Ripon City Wetlands: Celebrating World Wetlands Day

©Jamie Hall

Delicate ragged robin, booming bitterns, and swooping sand martins. Celebrating this year’s World Wetlands Day on 2nd February, we highlight the important decade-long partnership between The Wildlife Trusts and Aggregate Industries, with a closer look at the stunning Ripon City Wetlands.

Throughout The Wildlife Trusts relationship with Aggregate Industries, over 4,000 hectares have been created into rich new wildlife wetland habitats, including open water, reedbeds, scrapes and grassland.

Since it opened just a year ago, Yorkshire Wildlife Trust’s Ripon City Wetlands is one such reserve growing into a spectacular wetland. Quarried for sand and gravel since 1964, a restoration plan was drawn up for the site by Yorkshire Wildlife Trust, Aggregate Industries and Middlemarch. When quarrying ceased, engineers at the quarry worked with advisors from the Trust and used their machinery and knowledge of the site to sculpt and shape it into an attractive venue for visitors and wildlife.

A local nature recovery network

Ripon City Wetlands sits in the Lower Ure Living Landscape, joining up with Yorkshire Wildlife Trust’s existing Staveley nature reserve on a tributary of the Ure three miles away. Along the river corridor are privately owned nature reserves and a network of places for wildlife to stop, rest and feed.

Yorkshire Wildlife Trust’s area manager for North Yorkshire Jono Leadley says “Our more mobile species like birds and otters, use these reserves to move around. Linking nature reserves in this way – forming Living Landscapes – is essential for wildlife to flourish as many species rely on the ability to roam the landscape to look for food and suitable breeding sites.”

Experiencing a wildlife haven

The reedbeds have been designed to attract breeding bitterns, reed warblers, reed bunting, Cetti’s warbler and marsh harrier, all of which have been seen at the reserve in the first few months.  A large starling roost has made its home here, attracting birds of prey including the stunning merlin and peregrine falcons. Little egret, grey heron, kingfisher, and curlew are seen daily, making a visit to this wetland unforgettable.

Lying around the edge of the Canal Reedbed, the fen meadow has been created using green hay from nearby Staveley nature reserve and seed collected by hand from the reserve as well as from the Trust’s oldest reserve at Askham Bog. This will create a seasonally flooded strip of damp meadow, and encourage plants like ragged robin, hemp agrimony and purple loosestrife to thrive.

The wetland throughout the seasons

Late winter is a great time to see ducks on the larger areas of open water, including tufted ducks, teal, gadwall and shoveler. Hares bound through the reserve and foxes and roe deer can be spotted. Moving into March, the first summer migrants appear - oystercatchers, sand martins and chiffchaffs. The luckiest visitors may even spot the occasional otter!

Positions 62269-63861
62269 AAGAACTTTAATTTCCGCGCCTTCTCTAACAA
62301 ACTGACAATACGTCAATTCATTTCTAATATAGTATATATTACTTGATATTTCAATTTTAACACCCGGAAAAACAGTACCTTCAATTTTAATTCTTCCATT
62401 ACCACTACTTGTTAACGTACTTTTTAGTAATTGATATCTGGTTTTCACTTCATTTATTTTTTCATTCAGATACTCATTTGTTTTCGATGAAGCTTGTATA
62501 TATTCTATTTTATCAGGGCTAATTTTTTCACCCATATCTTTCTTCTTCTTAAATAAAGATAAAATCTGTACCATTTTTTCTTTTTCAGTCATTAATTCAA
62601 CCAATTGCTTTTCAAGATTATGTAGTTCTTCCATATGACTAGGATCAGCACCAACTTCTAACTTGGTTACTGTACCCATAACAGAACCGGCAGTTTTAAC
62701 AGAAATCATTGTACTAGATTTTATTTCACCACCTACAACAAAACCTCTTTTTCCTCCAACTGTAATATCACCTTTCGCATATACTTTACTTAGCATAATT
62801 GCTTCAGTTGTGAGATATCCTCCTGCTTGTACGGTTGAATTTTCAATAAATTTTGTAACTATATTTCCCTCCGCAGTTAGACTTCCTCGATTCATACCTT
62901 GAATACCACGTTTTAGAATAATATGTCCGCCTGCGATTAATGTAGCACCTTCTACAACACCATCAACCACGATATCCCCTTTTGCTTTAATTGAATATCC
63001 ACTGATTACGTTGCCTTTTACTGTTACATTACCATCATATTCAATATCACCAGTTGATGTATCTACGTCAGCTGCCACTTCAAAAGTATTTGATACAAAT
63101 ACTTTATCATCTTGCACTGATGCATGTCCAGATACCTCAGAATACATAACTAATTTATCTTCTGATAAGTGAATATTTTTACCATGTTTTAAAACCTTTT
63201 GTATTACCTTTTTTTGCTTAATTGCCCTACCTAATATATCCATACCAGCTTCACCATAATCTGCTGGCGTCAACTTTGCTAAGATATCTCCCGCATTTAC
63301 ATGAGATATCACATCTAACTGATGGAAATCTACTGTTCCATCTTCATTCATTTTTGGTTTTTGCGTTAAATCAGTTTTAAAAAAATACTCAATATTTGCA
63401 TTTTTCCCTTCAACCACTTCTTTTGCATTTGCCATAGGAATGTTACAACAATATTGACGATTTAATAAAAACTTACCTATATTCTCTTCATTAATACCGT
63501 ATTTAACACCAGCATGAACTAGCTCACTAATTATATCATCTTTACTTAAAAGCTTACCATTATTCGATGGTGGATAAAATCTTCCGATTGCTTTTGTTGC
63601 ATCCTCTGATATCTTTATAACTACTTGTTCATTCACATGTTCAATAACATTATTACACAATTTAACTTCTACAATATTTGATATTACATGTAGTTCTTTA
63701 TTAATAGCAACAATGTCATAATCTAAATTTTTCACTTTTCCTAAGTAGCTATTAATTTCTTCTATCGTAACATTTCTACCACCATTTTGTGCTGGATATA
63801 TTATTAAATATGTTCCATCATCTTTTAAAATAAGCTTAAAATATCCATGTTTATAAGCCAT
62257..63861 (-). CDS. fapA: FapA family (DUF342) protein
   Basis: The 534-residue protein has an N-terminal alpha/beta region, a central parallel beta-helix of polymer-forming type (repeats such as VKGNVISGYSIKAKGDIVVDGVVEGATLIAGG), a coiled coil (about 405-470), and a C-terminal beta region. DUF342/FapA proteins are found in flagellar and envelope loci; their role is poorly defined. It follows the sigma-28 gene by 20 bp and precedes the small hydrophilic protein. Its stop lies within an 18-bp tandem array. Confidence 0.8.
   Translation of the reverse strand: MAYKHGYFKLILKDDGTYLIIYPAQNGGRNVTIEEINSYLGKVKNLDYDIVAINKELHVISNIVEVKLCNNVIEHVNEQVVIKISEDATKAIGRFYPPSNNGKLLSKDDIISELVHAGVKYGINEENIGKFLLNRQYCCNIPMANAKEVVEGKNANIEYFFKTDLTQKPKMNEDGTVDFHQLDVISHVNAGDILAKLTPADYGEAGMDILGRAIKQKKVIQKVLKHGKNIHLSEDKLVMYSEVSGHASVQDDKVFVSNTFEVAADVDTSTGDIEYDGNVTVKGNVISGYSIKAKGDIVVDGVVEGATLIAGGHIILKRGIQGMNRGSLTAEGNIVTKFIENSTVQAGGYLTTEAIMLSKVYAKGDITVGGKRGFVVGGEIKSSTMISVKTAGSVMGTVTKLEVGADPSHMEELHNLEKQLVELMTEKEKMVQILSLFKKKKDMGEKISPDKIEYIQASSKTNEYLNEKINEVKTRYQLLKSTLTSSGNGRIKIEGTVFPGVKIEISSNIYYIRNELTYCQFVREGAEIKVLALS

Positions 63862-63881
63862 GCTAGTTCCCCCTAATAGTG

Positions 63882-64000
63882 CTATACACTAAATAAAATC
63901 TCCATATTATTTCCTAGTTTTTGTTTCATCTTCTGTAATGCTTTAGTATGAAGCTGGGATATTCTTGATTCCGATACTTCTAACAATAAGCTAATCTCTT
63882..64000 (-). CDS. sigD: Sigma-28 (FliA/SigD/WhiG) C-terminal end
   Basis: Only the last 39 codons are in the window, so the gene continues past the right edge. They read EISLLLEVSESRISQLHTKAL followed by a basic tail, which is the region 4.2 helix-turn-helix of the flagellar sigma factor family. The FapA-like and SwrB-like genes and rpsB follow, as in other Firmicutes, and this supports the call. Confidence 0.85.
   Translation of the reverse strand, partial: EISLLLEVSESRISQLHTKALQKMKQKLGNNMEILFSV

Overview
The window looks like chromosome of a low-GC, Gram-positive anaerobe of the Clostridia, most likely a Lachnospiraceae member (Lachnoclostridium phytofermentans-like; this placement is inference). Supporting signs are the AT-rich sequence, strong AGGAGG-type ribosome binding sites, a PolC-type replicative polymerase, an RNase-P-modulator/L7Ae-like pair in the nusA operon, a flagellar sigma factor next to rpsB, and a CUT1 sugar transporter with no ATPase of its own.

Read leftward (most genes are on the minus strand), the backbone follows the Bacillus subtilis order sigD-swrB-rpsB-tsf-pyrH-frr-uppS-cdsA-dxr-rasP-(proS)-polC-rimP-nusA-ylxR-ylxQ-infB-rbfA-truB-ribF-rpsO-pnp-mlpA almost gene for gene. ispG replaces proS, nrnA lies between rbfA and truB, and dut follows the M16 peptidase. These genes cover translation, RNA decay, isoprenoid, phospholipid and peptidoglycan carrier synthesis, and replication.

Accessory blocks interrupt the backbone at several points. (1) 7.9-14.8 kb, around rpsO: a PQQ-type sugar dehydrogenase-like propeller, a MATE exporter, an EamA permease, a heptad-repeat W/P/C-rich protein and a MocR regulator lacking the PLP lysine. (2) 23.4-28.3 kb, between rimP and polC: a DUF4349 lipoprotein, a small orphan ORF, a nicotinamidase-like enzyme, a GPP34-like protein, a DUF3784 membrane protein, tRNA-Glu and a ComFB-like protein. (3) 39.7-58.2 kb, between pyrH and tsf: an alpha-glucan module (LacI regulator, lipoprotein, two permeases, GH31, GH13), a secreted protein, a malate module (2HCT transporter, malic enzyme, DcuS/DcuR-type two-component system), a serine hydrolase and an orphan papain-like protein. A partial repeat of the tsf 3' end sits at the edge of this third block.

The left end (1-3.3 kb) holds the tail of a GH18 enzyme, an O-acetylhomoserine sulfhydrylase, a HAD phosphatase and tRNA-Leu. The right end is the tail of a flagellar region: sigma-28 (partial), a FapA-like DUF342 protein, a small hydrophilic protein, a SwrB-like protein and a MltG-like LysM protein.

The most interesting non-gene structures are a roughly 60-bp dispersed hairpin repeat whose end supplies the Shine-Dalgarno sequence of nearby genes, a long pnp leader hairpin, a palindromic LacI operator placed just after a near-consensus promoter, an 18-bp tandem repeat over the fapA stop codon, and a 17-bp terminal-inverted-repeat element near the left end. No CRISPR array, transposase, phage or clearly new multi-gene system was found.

Away from the water’s edge

Around the Canal Reedbed lagoon, a large area of wild bird crop has been planted - seed-rich plants which are left to seed and feed birds like greenfinches, linnets and reed buntings throughout winter.

Rarer species of plant have begun to appear, including the Yorkshire (thistle) broomrape - a really rare plant found only in a handful of places in the UK!

Areas of bare ground have also been left, as they are important for breeding wading birds including little ringed and ringed plover. Elsewhere, the grassland will be managed as hay meadow, a spectacular sight in late spring and a vital food source to a wide range of insects. Last summer, a population of clouded yellow butterflies appeared, much to the delight of visitors.

What next for the reserve?

Thanks to funding from the Local Partnership Fund, the Trust added more visitor information and a second bird viewing screen. Floating rafts which mimic the bare gravel islands upon which terns nest will be added along with a sand martin wall. These take the form of an artificial bank made from wood, with sand-filled holes to encourage sand martins to nest there. The Trust also plans to install water control devices to manipulate the water levels at specific times of year to create and maintain the best mix of wetland habitat.

Excitingly, a covered outdoor educational area for visiting school groups and a pond dipping platform will be added in spring to mark the one year anniversary.

Jono said “The partnership with Aggregate Industries worked really well and has delivered a superb wetland reserve - we were all thrilled to win the Mineral Products Association restoration award at the end of 2019!  Work is ongoing - this is still a new site - but wildlife has had the very best start, a new home and a lovely place for people to visit and enjoy.”

Ripon City Wetlands, Yorkshire Wildlife Trust

Ripon City Wetlands, Yorkshire Wildlife Trust

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